Why do I suspect that no matter how many of those books you read the really convincing arguments will persist in the unread remainder? :)

  30. m janello
    Posted December 9, 2012 at 7:24 pm | Permalink

    Isn’t it interesting that it is only when the truth of evolution becomes irrefutably obvious that a theologian comes up with the idea that the finite universe needs time to absorb the infinity of God?

    I mean, why wasn’t this revealed in Scripture thousands of years ago?

    Or mainstream Christian thought 200 years ago?

    Why does it have to be realized now?

    • MadScientist
      Posted December 10, 2012 at 2:22 am | Permalink

      Well, the infinite god only revealed it now – it was impossible for the omnipotent god to reveal it any sooner.

  31. Diane G.
    Posted December 9, 2012 at 8:45 pm | Permalink

    sub

  32. John Heininger
    Posted December 9, 2012 at 11:04 pm | Permalink

    We may disagree on most things, including evolution, but one thing you are absolutely right about. You cannot inject God or theological redemption into an evolutionary process that is specifically structured to make God unnecessary and irrelevant. John Haught needs to vacate his theological evolutionary mist and get back into the real world, and real science.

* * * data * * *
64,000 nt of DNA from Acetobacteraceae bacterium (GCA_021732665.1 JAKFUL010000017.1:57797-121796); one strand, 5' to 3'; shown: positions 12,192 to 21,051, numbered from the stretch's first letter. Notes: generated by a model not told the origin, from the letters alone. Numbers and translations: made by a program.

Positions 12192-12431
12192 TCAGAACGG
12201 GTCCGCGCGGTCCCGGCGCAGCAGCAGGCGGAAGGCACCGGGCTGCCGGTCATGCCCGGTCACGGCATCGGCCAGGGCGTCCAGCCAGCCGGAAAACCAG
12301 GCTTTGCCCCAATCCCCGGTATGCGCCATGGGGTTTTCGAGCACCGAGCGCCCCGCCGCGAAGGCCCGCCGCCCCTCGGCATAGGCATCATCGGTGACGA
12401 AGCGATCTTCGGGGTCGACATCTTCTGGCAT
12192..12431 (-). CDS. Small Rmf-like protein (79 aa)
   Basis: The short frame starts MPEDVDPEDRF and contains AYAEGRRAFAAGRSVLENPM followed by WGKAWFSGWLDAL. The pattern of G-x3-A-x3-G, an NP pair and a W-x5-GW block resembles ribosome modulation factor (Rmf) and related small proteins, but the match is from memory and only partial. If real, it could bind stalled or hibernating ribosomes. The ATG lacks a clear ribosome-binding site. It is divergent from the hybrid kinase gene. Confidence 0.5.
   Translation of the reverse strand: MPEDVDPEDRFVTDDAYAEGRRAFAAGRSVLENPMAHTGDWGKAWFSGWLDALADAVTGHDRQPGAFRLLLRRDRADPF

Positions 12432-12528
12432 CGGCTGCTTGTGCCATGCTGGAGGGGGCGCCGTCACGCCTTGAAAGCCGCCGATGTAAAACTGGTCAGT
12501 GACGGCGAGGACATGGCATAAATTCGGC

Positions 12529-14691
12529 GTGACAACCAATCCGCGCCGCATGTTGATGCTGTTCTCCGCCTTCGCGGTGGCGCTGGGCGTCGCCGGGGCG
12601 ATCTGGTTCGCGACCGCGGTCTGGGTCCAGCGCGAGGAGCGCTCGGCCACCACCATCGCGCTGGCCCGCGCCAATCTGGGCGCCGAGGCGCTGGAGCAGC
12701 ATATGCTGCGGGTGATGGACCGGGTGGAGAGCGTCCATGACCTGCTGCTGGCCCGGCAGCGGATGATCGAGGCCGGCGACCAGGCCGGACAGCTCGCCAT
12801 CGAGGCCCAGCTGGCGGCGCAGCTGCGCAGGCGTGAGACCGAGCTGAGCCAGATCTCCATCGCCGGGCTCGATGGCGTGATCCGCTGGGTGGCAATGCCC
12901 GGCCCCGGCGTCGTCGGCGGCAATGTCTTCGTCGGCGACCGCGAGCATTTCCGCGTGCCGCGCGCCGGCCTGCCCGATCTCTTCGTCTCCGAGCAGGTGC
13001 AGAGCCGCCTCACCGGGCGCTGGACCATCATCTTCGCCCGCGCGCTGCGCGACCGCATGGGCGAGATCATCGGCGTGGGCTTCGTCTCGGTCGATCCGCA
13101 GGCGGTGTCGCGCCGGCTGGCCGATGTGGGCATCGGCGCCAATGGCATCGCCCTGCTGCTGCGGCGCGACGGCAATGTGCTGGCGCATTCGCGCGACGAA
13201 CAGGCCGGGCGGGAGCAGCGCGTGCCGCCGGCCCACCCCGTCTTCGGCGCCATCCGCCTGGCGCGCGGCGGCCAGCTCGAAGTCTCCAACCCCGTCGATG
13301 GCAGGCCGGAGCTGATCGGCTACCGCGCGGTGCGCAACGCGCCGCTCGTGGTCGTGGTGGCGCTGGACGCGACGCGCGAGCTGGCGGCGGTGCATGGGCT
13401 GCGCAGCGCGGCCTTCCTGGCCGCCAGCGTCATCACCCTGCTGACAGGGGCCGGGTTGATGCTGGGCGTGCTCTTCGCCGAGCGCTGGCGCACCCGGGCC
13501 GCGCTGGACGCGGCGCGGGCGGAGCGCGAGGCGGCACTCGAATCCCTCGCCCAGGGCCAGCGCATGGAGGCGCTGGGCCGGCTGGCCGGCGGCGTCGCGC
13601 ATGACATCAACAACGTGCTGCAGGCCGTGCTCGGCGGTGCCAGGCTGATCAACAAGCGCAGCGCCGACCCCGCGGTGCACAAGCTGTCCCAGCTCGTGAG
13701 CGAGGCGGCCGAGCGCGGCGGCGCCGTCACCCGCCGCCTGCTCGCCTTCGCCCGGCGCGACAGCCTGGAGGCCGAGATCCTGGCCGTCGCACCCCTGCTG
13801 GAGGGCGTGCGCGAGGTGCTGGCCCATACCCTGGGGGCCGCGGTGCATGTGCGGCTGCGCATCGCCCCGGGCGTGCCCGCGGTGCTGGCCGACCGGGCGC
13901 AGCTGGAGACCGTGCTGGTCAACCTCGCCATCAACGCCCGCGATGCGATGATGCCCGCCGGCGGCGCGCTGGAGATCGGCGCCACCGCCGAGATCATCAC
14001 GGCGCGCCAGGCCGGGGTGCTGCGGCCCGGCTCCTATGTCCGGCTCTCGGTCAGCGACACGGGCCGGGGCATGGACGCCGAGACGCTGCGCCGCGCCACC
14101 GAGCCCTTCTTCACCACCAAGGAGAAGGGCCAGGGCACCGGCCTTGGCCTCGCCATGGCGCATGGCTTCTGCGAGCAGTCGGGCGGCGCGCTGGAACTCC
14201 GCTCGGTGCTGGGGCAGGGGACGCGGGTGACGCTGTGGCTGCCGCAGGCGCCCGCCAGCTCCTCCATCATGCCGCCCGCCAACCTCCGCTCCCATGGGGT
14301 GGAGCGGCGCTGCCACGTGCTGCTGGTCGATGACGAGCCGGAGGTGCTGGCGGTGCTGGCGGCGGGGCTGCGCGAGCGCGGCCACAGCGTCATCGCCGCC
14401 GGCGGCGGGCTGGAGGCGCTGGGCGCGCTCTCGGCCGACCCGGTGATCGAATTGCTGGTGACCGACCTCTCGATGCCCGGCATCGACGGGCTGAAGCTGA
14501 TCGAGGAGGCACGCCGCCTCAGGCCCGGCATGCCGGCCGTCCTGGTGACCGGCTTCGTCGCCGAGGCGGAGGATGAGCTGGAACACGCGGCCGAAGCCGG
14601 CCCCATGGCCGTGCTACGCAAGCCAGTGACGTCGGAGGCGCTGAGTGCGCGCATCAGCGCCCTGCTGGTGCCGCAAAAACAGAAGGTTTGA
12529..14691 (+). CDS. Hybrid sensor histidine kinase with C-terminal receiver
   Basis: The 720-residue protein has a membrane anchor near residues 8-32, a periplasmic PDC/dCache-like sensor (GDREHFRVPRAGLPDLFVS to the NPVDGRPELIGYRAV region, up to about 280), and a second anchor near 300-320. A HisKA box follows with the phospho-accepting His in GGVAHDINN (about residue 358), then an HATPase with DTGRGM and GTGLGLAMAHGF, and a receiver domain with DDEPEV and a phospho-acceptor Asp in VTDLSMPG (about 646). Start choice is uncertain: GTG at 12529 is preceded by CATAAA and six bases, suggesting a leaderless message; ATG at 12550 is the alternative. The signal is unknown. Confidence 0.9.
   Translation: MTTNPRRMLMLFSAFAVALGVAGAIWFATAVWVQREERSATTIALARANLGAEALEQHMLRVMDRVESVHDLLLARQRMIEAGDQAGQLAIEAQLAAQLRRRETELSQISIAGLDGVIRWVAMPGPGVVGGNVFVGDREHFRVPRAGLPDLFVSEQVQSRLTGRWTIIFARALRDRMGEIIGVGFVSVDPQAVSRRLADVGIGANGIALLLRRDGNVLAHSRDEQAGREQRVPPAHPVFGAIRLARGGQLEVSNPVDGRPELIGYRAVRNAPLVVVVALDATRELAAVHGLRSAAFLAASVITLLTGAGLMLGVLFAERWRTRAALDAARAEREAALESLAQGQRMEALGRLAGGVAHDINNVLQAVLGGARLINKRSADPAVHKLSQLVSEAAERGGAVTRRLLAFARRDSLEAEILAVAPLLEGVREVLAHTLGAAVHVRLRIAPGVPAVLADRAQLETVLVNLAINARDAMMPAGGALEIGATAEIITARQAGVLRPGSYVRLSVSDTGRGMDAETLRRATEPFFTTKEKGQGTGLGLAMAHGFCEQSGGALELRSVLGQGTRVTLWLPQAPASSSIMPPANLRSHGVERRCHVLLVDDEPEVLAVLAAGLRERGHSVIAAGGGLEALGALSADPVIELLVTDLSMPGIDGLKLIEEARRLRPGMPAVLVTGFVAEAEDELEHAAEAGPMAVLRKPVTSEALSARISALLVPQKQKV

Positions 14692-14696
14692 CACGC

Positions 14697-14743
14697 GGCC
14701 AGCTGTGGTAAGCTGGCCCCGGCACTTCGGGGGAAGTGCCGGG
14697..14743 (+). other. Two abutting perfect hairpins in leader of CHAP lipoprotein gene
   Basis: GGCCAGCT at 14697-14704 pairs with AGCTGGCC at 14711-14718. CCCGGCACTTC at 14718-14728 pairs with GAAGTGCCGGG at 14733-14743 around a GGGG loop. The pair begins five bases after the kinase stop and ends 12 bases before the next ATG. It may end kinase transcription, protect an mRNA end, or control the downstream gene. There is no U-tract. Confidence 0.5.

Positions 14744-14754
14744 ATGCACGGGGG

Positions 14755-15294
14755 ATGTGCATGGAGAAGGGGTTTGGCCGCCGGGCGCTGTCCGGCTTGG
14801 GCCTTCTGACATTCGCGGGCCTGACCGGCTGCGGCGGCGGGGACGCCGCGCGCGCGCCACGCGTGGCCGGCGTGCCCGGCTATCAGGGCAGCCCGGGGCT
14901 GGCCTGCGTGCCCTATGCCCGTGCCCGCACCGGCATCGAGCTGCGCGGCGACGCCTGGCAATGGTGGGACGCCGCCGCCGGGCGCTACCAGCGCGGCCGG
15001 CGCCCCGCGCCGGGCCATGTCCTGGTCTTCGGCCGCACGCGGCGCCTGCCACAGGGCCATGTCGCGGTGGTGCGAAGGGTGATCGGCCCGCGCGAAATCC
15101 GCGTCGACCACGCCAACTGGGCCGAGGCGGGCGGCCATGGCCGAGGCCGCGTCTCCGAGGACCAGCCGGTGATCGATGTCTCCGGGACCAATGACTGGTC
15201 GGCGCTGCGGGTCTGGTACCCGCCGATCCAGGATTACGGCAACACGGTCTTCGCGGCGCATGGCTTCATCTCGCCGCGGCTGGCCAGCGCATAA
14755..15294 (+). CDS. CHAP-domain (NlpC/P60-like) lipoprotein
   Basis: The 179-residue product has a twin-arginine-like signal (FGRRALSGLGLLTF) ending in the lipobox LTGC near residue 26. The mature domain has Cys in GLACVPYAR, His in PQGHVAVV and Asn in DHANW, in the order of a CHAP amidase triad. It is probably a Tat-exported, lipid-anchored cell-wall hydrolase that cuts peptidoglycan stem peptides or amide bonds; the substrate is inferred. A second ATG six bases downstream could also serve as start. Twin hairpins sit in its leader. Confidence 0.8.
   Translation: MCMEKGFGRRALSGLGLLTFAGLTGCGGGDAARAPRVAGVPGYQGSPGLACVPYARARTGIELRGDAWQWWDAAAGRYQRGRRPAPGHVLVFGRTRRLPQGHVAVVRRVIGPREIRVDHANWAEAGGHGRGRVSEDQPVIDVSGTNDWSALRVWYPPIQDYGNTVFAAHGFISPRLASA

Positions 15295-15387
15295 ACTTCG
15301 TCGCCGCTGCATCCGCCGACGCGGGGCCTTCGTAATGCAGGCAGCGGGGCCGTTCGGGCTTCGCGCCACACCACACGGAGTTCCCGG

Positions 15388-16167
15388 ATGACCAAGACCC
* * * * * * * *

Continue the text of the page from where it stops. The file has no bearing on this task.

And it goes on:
33. infiniteimprobabilit
    Posted December 9, 2012 at 11:07 pm | Permalink

    This is from a Xtian theologian? I only ask because this is *exactly* the sort of woo I’d expect from some incense-burning aura-sniffing New Age hippie. Maybe it’s a case of convergent (memetic) evolution – as beliefs get more and more adrift from reality they converge on the same point…

  34. Michael Fugate
    Posted December 9, 2012 at 11:09 pm | Permalink